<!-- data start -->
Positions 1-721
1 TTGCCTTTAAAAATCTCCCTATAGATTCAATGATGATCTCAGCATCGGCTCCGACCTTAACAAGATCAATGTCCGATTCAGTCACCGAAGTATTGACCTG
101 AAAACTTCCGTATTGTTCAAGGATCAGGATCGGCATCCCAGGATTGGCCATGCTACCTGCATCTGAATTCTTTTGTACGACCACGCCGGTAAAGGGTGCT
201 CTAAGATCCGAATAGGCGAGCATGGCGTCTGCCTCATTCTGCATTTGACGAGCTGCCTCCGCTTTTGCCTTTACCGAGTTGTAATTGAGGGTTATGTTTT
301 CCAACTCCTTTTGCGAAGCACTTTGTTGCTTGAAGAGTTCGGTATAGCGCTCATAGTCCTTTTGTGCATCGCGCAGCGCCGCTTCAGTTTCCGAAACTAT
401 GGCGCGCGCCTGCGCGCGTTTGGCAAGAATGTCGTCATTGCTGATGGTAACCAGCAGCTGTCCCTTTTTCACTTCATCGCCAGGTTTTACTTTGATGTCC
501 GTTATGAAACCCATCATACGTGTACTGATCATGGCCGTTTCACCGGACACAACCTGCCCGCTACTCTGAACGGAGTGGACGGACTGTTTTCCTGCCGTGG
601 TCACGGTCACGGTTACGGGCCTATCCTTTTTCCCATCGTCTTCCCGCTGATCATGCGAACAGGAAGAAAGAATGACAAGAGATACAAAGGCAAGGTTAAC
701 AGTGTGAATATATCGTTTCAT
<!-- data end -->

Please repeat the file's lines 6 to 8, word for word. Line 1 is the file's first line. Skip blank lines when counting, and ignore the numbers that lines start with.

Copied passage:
401 GGCGCGCGCCTGCGCGCGTTTGGCAAGAATGTCGTCATTGCTGATGGTAACCAGCAGCTGTCCCTTTTTCACTTCATCGCCAGGTTTTACTTTGATGTCC
501 GTTATGAAACCCATCATACGTGTACTGATCATGGCCGTTTCACCGGACACAACCTGCCCGCTACTCTGAACGGAGTGGACGGACTGTTTTCCTGCCGTGG
601 TCACGGTCACGGTTACGGGCCTATCCTTTTTCCCATCGTCTTCCCGCTGATCATGCGAACAGGAAGAAAGAATGACAAGAGATACAAAGGCAAGGTTAAC